More Tips for Planning a Kosher Meal

Here are some best practices for organizing a tsuris-free gathering.

Planning a kosher F&B event requires a lot of careful planning with the right partners. Even the best-intentioned event planners can make mistakes, which can be quite disturbing to observant attendees. Take heed of these words of advice, observed during my 24 years in the kosher catering business.

Start with a clean kitchen All kitchen equipment, including ovens, must be clean to begin with. It cannot be covered in grease and food. Hotel staff must clean and polish all items before the supervising kosher agent (mashgiach) starts his routine. The mashgiach is really sanitizing the equipment and utensils. There is a false idea that the mashgiach is blessing the equipment with holy water; in fact, he is cleaning it. Have you ever put "clean" silverware in boiling water for 30 seconds? You would be surprised at what you see in the water. I recommend that the kitchen and equipment be cleaned thoroughly before the mashgiach starts. All of that must be taken into consideration when a hotel has a lunch buffet or daytime party, and books a nighttime event afterward. If we share the same kitchen, is there enough time for the turnaround? To enter a kitchen at 2 p.m. for a 5 p.m. kosher event is impossible. For this reason, kosher satellite kitchens are sometimes rented, or built in an outside area -- but this can be very expensive for the client.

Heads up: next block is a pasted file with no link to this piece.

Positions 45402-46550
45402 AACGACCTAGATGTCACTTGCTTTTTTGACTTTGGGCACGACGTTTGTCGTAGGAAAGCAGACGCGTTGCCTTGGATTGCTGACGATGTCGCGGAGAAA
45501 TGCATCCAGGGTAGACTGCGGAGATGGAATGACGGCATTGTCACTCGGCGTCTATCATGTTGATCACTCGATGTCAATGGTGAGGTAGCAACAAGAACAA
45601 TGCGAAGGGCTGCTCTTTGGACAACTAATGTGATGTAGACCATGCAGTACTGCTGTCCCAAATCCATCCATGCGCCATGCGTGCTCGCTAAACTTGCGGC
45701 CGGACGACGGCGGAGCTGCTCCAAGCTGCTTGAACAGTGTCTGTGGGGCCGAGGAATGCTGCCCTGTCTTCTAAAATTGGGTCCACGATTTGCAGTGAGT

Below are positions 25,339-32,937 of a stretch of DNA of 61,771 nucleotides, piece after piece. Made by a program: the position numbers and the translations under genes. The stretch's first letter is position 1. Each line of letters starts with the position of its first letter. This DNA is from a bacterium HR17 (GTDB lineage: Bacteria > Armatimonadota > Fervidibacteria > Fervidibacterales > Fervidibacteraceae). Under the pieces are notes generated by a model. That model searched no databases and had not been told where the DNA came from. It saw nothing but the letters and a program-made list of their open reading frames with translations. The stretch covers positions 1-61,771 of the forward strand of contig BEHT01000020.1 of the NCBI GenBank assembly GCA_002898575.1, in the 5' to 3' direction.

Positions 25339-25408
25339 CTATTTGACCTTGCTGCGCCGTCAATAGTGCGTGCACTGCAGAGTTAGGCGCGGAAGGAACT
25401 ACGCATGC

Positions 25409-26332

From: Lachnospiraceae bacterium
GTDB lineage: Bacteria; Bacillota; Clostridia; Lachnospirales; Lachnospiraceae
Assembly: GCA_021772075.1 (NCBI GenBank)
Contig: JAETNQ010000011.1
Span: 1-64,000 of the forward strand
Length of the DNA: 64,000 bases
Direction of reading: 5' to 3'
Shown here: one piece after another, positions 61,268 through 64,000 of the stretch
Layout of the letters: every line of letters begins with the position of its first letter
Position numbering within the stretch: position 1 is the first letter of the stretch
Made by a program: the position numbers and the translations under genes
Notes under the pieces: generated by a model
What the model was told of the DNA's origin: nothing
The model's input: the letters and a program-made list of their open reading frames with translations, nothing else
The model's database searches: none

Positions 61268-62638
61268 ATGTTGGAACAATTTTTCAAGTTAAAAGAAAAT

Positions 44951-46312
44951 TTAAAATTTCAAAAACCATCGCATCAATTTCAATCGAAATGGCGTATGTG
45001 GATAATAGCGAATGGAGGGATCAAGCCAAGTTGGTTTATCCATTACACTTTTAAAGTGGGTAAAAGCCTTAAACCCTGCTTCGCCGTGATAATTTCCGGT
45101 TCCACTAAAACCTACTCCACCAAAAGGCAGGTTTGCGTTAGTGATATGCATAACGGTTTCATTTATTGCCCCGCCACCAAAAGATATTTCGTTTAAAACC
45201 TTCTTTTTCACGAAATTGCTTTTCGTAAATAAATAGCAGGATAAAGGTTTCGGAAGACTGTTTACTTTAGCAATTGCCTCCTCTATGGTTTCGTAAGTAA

Keep an eye on everything Depending on the size of the event venue's kitchen and the layout of the kitchen and dining room, more than one rabbi or mashgiach may be required. Why? One mashgiach will stay in the kitchen -- not that they don't trust the caterer, but many things can go wrong, The other will keep an eye on the transport of the food from the kitchen to the dining room and supervise the servers -- and also make sure stubborn guests don't attempt to get real milk or butter, which cannot be served with a meal that consists of any meat. Even though the event is kosher, not all of the guests keep kosher; some will attempt to tip very nicely for real milk for their coffee after a good meal.

Allow time for proper cleanup The mashgiach has to stay until the end of the event to make sure all equipment or dishes, if provided by the hotel, are cleaned and locked up. If the caterer provided dishes, the mashgiach must ensure that all of his equipment is put away and not mixed up with hotel items. Kashering equipment can take two to four hours, depending on the guest count and equipment needed.

Consider ready-made meals One other option is for a hotel to have a strong relationship with a good kosher caterer and chef, who can sell the items for hors d'oeuvres by the piece, either raw or heated and served. Kosher caterers often do that for hotels, and can even make their signature entrees or any other requests. It's more cost-effective than having a mashgiach sit on-site for so many days while the staff is making hors d'oeuvres or a beef stock on Tuesday for a Sunday dinner. And that's assuming they even have a kosher kitchen to work from on Tuesday.

Nir Weinblut, a restaurant consultant and president of La Gondola Restaurant and Catering in Beverly Hills, Calif., works with hotels to help them understand kosher food preparation.